Nathan wanted to do a project of this nature to serve not just his local community, but get the word out to as many citizens as possible using internet downloads and multiple media sites. He will be distributing the printed pamphlets to all five Athens County EMS stations. He has distribution plans throughout Meigs County as well over the next few weeks.

Nathan Egan is 17 years old. He has been a boy scout for the past six years. He is a member of Troop #299 in Western Meigs County. Greg McCall is the scout master. He is currently at the rank of Life Scout and is completing the requirements to attain the rank of Eagle Scout this November.

Nathan is a senior at the Ohio Connections Academy and plans to attend college in the fall of 2015 for a degree in computer science. Nathan lives in Syracuse with his mother, Wendy Egan and in Haydenville with his father and step mother, Joe and Stephanie Egan. His father has been a full time paramedic for Athens County EMS (SEOEMS) for the past 21 years.

Athens County EMS and Athens County Emergency Management will have a .pdf file of Nathan’s pamphlet available their websites (www.AthensEMS.org & http://www.athensema.org) for free downloading.

Click Link for PDF Version – Tips to Save Time In An Emergency

Congratulations, Nathan, and thank you!

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ATHENS CO TORNADO WATCH UNTIL 9PM, TUE 10/7/14, WATCH FOR RAPIDLY CHANGING CONDITIONS, SEEK SHELTER IF NEEDED!

Tornado Watch

THE NATIONAL WEATHER SERVICE HAS ISSUED A TORNADO WATCH FOR ATHENS COUNTY UNTIL 9PM TONIGHT, TUESDAY, OCTOBER 7, 2014. WATCH FOR RAPIDLY CAHNGING WEATHER CONDITIONS AND BE PREPAIRED TO SEEK SHELTER IF NEEDED.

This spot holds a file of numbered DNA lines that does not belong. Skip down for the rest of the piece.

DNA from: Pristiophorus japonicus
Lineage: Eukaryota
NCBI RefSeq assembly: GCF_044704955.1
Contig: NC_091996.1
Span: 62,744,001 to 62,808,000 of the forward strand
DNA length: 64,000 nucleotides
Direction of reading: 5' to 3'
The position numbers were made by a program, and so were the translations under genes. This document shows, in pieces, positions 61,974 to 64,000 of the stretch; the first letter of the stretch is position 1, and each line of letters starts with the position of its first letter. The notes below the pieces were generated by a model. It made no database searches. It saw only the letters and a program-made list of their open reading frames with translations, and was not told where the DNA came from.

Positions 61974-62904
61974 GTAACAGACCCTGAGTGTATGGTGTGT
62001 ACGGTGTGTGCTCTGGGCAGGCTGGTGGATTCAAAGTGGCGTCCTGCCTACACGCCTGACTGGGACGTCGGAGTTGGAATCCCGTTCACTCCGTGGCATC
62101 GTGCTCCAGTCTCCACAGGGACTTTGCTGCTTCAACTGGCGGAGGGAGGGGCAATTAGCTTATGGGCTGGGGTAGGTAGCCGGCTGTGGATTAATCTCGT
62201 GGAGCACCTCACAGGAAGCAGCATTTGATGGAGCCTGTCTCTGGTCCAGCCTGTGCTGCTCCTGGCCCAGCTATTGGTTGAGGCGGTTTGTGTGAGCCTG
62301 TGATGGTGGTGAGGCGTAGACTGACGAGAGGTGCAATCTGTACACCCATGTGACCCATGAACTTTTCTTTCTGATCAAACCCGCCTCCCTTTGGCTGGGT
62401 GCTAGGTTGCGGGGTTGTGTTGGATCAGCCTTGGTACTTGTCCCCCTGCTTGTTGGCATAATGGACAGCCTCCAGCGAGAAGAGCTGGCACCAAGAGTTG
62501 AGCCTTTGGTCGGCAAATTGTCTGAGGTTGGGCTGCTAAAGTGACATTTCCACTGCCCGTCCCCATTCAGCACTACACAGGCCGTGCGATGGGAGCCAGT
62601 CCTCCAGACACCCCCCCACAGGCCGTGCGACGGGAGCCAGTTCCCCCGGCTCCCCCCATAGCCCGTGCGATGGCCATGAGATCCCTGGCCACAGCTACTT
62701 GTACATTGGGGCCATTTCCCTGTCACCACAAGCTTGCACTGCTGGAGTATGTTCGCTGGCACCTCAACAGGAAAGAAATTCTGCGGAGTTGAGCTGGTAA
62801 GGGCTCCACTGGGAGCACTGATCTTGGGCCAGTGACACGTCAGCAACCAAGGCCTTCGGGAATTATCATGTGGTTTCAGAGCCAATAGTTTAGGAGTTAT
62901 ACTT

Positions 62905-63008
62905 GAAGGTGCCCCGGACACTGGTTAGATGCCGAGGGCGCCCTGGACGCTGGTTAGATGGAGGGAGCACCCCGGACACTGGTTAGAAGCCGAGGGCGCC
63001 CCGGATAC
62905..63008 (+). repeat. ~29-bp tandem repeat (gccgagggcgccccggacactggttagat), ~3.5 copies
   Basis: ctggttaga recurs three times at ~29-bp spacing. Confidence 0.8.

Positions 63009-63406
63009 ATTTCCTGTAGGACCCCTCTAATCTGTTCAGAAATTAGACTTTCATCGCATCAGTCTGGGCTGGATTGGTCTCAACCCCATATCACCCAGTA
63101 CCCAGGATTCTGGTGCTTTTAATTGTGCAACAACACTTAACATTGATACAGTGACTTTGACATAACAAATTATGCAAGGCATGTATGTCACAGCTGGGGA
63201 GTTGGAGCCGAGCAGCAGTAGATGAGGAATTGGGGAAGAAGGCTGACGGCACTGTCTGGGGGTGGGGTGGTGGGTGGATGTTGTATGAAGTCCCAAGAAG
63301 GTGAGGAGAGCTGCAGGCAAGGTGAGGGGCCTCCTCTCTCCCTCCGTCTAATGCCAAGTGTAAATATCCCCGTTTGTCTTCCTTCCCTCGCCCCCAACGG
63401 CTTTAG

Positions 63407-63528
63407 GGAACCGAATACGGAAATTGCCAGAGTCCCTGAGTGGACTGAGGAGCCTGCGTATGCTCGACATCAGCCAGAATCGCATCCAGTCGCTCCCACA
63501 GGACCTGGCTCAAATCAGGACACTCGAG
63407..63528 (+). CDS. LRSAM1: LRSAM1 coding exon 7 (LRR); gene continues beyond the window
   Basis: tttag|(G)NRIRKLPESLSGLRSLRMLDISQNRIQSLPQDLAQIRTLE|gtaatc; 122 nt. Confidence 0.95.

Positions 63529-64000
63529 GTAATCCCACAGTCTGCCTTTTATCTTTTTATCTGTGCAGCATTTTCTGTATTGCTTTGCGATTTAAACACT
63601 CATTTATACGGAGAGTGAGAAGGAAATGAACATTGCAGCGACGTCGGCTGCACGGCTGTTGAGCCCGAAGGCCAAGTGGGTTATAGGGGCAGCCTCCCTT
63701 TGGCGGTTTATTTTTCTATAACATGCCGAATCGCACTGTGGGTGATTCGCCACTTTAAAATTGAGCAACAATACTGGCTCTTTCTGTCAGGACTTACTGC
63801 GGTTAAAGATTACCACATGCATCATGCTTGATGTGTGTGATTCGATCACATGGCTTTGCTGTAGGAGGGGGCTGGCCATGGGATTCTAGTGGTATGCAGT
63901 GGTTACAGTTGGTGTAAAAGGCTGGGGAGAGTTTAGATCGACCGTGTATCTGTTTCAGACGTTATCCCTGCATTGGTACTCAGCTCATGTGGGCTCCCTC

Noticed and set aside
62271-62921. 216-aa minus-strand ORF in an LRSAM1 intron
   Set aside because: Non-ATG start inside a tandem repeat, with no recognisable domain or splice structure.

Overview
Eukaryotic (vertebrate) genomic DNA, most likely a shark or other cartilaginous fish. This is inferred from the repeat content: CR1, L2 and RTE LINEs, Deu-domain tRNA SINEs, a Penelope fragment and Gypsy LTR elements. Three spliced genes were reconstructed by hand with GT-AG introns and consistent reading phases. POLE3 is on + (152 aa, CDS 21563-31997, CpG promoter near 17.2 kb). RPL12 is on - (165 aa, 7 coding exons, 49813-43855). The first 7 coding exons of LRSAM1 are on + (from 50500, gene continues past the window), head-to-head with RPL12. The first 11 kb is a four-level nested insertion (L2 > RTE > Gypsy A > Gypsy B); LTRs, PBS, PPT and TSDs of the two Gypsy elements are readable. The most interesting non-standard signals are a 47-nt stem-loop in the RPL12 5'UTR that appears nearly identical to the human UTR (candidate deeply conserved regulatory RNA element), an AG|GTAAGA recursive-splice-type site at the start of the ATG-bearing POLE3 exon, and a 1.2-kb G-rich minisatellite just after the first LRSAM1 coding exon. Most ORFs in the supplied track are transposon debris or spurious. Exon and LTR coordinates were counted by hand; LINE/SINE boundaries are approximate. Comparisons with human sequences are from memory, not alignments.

REMEMBER, A TORNADO WATCH MEANS CONDITIONS ARE FAVORABLE FOR TORNADOES AND SEVERE THUNDERSTORMS IN AND CLOSE TO THE WATCH AREA. PERSONS IN THESE AREAS SHOULD BE ON THE LOOKOUT FOR THREATENING WEATHER CONDITIONS AND LISTEN FOR LATER STATEMENTS AND POSSIBLE WARNINGS.

STAY TUNED TO NOAA WEATHER RADIO, LOCAL TV, RADIO OR YOUR CABLE TELEVISION PROVIDER FOR LATER STATEMENTS AND POSSIBLE WARNINGS

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Driving Abilities Change as we Age, Learn How To Recognize and Discuss Changes in Your Older loved One’s Driving

Older Athens County Logo

Getting older does not necessarily mean a person’s driving days are over. But it is important to plan ahead and take steps to ensure the safety of your loved ones on the road. NHTSA offers free materials to help you learn more about how to recognize and discuss changes in your older loved one’s driving.

If you think you need to have a conversation with an older driver about his or her driving abilities, remember that many older drivers look at driving as a form of independence. Bringing up the subject of their driving abilities can make some drivers defensive. So, be prepared with your observations and questions, and – if necessary – provide possible transportation alternatives.

Answering the following questions may help you decide if you need to initiate a conversation with an older driver about driving safely:

  • Getting lost on routes that should be familiar?
  • Noticing new dents or scratches to the vehicle?
  • Receiving a ticket for a driving violation?
  • Experiencing a near miss or crash recently?
  • Being advised to limit/stop driving due to a health reason?
  • Overwhelmed by road signs and markings while driving?
  • Taking any medication that might affect driving safely?
  • Speeding or driving too slowly for no reason?
  • Suffering of any illnesses that may affect driving skills?